“I haven’t stopped since.”

Basir was living in Los Angeles in 2020 with his wife and child when the pandemic hit. In fact, the city went into lockdown on his child’s first birthday. At the time, Basir had two projects set up with studios but they fell through like countless other projects at the time. Amid the uncertainty, he and his wife decided to move back to Detroit to be closer to family.

One day, his mom mentioned the movies he made long before he was working with the studios and insisted he rewatch them. He did and saw the films as a great reminder of the time he had the audacity to walk around Detroit shooting movies.

“It gave me the boost I needed,” he says. “That was the genesis for making To Live and Die and Live.”

A Sundance Filmmaker’s Writing Process

“I absolutely outline,” Basir states. “I didn’t before but as soon as I did I understood why. It’s really important for me now to outline.”

Basir’s realization of the importance of outlining came when he was working with HBO. He saw how studios required detailed outlines even with pitching. It has since become a natural part of his writing.

For character, his films ideas always start with a love story at the core so he starts the character creation process with the two lovebirds. When he understands who they’re going to be, he begins to build other characters around them. These supporting characters often come along as he’s writing the outline and each one includes a journey of how that person got to the point of the story.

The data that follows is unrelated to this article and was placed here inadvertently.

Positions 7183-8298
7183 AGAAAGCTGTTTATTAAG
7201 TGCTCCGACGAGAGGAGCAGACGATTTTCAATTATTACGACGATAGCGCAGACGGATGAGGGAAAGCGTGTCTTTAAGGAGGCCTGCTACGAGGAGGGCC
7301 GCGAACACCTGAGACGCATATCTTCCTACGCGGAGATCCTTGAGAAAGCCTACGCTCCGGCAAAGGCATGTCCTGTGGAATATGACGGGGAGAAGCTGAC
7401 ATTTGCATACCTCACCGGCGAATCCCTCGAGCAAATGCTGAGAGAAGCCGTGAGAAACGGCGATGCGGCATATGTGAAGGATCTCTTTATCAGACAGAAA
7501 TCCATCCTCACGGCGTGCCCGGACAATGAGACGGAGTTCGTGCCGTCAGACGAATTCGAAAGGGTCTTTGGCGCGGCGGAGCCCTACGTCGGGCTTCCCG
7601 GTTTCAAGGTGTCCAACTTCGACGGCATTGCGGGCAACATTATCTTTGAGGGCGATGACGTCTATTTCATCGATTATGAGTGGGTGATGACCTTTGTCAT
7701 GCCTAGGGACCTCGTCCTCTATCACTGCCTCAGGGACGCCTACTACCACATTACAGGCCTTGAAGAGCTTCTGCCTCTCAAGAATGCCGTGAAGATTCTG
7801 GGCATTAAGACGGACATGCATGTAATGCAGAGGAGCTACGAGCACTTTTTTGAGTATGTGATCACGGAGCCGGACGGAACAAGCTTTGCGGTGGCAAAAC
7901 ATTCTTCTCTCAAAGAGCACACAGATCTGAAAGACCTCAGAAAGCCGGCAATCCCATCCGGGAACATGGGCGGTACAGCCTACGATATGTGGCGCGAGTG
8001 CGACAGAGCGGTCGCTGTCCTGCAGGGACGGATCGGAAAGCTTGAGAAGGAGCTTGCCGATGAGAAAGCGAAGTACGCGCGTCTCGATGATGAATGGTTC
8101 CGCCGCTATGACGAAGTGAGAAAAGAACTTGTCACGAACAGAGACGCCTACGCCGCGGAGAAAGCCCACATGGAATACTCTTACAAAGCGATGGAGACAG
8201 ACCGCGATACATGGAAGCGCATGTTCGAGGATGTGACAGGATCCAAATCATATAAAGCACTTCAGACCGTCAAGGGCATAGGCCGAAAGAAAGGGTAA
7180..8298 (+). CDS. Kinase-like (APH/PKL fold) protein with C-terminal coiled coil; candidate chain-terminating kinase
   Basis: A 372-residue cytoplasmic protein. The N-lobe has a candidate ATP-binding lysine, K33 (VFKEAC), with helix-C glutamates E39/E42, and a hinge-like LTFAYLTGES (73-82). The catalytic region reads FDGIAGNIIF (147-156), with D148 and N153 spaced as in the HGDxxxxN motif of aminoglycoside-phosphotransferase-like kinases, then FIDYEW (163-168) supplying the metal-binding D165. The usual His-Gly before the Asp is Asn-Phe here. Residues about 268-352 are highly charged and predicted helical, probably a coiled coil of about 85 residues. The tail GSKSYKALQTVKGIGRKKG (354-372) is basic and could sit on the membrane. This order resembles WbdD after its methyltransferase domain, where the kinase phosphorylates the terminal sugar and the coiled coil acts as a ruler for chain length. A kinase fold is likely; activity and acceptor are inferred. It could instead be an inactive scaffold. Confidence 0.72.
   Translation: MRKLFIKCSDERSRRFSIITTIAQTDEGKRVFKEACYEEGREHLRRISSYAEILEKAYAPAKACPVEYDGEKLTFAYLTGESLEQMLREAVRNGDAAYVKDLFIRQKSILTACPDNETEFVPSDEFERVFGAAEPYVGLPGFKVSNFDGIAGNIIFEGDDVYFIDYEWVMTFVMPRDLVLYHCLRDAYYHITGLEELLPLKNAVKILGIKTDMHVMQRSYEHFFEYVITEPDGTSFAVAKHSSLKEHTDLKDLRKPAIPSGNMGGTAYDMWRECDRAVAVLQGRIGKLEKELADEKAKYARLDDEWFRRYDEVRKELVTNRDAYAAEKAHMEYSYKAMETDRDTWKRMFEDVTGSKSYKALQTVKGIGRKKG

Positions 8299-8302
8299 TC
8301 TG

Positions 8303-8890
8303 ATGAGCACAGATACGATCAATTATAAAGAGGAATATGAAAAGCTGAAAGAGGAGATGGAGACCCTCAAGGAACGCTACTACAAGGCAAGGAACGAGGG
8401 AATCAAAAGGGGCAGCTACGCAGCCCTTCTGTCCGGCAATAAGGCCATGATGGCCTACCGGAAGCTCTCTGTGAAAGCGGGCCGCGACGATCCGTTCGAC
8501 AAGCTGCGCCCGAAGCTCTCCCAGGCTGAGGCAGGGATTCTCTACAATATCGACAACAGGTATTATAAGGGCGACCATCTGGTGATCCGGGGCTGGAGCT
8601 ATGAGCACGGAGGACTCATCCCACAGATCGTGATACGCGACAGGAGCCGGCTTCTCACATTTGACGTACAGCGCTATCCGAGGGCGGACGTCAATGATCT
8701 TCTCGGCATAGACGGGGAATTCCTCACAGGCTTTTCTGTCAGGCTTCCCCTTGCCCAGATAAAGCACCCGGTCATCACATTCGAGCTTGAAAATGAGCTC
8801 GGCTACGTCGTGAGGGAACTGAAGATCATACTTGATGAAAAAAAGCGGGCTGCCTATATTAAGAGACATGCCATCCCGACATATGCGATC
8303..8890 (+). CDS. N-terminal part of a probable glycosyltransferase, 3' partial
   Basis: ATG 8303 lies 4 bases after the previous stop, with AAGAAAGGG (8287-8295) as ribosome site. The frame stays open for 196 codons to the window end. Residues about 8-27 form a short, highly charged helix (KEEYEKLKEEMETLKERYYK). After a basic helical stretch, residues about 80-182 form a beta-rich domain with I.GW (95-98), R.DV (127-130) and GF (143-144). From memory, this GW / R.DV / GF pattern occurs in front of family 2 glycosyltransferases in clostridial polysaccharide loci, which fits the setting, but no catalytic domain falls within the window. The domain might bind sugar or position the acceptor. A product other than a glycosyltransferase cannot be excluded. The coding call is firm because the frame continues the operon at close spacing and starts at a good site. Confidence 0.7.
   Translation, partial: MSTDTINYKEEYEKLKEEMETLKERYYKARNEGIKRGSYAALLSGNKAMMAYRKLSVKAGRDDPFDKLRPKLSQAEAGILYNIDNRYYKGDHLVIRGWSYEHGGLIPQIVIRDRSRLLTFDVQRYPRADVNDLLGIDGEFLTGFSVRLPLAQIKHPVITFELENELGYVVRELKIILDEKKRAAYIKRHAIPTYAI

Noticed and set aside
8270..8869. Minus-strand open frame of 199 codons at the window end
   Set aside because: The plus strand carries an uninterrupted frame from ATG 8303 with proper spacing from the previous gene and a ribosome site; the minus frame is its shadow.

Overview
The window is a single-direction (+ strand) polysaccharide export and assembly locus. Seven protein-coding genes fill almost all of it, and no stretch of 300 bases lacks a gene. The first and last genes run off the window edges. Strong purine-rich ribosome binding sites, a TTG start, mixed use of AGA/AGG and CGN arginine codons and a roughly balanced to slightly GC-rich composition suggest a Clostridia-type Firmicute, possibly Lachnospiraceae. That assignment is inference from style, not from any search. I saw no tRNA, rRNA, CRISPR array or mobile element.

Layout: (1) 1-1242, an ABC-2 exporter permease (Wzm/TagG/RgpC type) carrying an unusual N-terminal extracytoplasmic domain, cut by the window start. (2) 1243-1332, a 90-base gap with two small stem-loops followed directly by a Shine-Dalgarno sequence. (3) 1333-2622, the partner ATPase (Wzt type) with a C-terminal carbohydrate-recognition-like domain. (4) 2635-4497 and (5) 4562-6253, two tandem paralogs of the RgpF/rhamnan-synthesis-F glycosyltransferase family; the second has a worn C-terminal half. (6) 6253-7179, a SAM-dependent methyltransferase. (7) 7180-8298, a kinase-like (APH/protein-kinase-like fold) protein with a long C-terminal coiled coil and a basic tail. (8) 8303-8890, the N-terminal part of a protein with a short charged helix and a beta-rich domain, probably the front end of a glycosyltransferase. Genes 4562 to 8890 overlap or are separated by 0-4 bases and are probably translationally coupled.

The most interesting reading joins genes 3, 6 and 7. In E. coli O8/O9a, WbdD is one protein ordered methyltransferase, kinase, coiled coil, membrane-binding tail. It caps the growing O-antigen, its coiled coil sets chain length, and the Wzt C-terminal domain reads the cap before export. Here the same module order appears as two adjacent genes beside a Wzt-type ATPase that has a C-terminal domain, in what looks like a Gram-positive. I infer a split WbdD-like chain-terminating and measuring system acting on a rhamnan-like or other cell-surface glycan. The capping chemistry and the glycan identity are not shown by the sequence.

He finds this exercise helpful when casting or talking to actors who come with lots of questions.

When it comes to writing the script, Basir says, “I’m not the guy who can write at Starbucks. I have to be completely alone. Depending on the genre, I have to create a playlist that supports me getting into that mode.”

Lessons from the To Live and Die and Live

Like many writers, Basir had found that he had written too much dialogue and could rely on his actors to get the emotions across with looks and movement. He admits that nearly one-third of the dialogue in To Live and Die and Live was probably cut out.

“The actors were so on, there was so much in the looks and the moments, that I was taking the dialogue out — we didn’t need it,” he says.

After shooting the film, Basir found whole scenes that he could cut from his original 2.5 hour first pass. Even the best filmmakers will find whole sections of shot footage and edited scenes that aren’t necessary to telling the story.

Basir’s lesson that he will take away from making this film is that he has to do less.

“I did too much on this,” he admits. “I was producing, writing, DP, operating the camera at times, and all while I was directing. It was way too much. I knew it going in. I won’t ever have that many roles again.”

Amid all the hard work though comes the satisfaction of having his second film at the Sundance Film Festival and knowing that his story has, and will continue to, touch the lives of countless viewers.